Armies Left and Right Defy Justice in Nepal

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A Nepal Army major and a Maoist Peoples’ Liberation Army brigade commander remain on the job despite arrest warrants issued against them, and there is no indication that either will ever be brought to court. Each is being protected by his institution, demonstrating again the inability of the government to enforce the rule of law here.

Major Niranjan Basnet has been implicated in the torture and murder of a 15-year-old Nepali girl, Maina Sunuwar, in Army custody during the country’s civil war. See Nepal Army Continues to Protect Accused Murderer in Maina Sunuwar Case, Newsblaze December 13, 2009. He was cleared by a military inquiry in 2005, though three other officers were convicted of not following proper procedures during Sunuwar’s interrogation. Two years ago a Nepal court filed civilian charges against him.

The Army refused to accept the court order, instead promoting Basnet and then sending him to a UN peacekeeping mission, a plum posting for Nepali soldiers and his second such assignment. While serving the UN mission in Chad last December, Basnet was sent back by the UN force commander there after the commander learned of the allegations against him.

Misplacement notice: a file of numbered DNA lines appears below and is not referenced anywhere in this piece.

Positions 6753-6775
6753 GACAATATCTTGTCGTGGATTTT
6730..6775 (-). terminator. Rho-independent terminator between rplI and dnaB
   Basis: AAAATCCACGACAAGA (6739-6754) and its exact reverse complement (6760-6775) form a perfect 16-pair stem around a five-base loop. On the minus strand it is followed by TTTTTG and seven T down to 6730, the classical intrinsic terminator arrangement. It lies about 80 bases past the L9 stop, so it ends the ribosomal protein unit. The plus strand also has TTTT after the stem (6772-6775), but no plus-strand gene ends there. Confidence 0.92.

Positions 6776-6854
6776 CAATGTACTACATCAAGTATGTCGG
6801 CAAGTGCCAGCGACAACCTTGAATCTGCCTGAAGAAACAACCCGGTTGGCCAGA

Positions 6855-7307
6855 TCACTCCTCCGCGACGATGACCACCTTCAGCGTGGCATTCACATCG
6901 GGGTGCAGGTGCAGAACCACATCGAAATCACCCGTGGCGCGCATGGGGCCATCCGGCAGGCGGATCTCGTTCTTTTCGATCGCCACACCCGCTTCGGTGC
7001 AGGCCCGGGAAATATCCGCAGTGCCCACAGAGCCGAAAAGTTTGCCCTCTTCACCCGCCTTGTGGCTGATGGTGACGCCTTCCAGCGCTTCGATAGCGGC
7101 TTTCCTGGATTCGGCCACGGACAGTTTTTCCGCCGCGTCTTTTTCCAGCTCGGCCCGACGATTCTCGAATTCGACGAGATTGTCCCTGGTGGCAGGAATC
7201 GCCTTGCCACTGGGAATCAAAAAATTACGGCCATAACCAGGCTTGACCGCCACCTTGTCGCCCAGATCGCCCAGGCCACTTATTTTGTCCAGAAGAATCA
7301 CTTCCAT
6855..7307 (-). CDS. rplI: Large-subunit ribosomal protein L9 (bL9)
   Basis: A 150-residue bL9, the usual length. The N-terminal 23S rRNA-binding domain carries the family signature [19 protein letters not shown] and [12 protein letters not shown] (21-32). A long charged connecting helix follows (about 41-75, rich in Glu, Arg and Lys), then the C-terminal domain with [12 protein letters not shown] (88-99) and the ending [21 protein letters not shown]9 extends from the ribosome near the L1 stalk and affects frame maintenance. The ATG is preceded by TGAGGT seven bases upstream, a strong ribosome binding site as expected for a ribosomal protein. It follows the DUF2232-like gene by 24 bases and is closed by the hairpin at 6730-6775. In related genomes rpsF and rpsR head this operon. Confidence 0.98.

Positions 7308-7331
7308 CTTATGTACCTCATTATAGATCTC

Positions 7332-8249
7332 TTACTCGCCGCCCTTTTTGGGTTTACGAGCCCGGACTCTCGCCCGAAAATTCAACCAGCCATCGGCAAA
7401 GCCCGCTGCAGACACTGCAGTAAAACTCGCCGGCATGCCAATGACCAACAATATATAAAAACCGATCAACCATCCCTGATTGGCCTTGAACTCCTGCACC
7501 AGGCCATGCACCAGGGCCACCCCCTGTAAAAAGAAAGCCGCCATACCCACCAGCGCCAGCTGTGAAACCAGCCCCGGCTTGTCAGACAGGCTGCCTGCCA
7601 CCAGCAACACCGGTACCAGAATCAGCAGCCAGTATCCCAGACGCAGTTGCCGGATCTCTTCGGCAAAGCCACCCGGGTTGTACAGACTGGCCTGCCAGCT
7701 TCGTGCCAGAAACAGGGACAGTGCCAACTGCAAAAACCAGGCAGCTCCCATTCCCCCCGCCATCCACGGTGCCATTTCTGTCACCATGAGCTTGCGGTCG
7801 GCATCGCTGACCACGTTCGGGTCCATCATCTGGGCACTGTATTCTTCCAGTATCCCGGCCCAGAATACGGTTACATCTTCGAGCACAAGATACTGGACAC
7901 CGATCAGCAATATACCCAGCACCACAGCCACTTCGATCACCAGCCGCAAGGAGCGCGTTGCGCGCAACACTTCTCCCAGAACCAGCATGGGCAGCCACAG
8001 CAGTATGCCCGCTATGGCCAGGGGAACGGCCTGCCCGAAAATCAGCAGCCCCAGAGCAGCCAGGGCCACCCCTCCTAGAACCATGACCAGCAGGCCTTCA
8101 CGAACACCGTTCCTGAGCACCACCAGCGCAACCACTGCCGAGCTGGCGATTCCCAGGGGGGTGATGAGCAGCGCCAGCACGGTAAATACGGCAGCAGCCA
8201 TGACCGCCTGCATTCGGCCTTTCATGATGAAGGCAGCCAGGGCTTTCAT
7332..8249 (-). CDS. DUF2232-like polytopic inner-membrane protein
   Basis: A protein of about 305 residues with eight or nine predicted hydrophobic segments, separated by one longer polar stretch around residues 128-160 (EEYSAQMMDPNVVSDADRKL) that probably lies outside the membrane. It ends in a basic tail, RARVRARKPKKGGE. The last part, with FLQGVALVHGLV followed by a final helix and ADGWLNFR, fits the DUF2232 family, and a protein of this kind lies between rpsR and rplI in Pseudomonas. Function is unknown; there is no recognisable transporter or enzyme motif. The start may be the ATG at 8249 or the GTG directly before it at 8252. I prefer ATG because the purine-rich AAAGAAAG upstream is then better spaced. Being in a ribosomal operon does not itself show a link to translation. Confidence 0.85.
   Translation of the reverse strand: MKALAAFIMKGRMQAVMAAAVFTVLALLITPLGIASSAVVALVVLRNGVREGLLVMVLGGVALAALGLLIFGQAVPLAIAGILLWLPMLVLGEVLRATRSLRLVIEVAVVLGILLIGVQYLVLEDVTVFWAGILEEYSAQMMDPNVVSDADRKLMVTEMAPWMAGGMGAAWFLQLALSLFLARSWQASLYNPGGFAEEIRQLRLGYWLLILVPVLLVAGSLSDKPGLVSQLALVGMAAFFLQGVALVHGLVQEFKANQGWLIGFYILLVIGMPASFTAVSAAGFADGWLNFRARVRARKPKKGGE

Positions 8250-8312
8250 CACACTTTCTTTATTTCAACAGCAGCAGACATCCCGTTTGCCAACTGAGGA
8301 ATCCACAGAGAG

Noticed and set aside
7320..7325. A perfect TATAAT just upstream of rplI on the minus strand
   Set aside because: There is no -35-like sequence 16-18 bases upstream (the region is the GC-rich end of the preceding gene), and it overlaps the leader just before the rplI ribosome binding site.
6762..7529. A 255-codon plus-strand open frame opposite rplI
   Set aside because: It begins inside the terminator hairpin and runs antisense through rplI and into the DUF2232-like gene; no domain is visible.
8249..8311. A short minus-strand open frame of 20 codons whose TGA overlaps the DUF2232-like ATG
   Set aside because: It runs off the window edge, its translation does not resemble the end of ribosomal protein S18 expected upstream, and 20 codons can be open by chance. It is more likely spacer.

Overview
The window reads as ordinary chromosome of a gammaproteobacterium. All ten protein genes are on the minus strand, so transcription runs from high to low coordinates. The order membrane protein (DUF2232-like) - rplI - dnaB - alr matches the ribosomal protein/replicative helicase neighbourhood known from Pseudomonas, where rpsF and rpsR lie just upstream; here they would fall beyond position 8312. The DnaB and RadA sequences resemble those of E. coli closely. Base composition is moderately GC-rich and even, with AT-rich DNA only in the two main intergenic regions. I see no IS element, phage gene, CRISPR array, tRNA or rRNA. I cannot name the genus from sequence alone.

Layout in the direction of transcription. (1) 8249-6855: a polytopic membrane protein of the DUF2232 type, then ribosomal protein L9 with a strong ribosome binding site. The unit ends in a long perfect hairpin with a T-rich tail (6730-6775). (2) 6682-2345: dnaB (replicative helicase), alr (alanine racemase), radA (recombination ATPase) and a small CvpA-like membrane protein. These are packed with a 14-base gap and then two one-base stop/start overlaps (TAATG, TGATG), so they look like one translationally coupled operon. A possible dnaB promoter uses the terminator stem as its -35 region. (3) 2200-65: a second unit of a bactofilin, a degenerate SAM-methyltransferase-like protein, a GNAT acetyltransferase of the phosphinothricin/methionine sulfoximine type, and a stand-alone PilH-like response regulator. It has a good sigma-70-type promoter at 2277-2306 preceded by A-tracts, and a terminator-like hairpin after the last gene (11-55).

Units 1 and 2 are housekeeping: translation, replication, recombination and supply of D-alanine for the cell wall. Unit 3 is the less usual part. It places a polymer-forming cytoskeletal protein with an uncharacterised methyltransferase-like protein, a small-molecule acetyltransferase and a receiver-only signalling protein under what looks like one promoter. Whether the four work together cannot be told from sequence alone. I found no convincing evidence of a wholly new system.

Last month an Army inquiry again cleared Basnet, saying that he had been “acting against a common enemy” when Sunuwar was killed. The Army had had harsh words for the UN for sending Basnet home, “tarnishing the Army’s reputation.”

PLA commander Kali Bahadur Kham also has a two-year-old arrest warrant pending against him. He is charged with murdering businessman Ramhari Shrestha. Shrestha was kidnapped by PLA soldiers and taken to Kham’s military cantonment, where he was tortured and beaten to death. The PLA suspected Shrestha of taking money from them.

The Maoists later admitted complicity in Shrestha’s death, and Maoist supremo Pushpa Kamal Dahal (Prachanda) met with Shrestha’s family to apologize. But Kham was promoted to the party’s central committee and protected from arrest.

Then last month, police investigating a robbery of Chinese traders in the medicinal fungus yarshagumba discovered, what they say, is a major criminal gang headed by Kham. They raided Kham’s home, recovering eight kilograms of yarshagumba, a large amount of money, a stolen car, and guns and ammunition.

The home minister personally visited Prachanda to ask for Maoist cooperation in arresting Kham, but was told that the Maoists didn’t know where Kham was. Two days later a Maoist vice-chairman said that they would cooperate with the police “only if [Kham] is found guilty” by an internal investigation.

Last week Kham taunted police in a television interview and dared them to arrest him. “It shows how weak the police, especially a handful of officials, are,” he said.

He is right about that. Major Basnet and commander Kham may be innocent of the charges against them, but they are unlikely ever to face those charges in an impartial and public forum with such powerful forces behind them.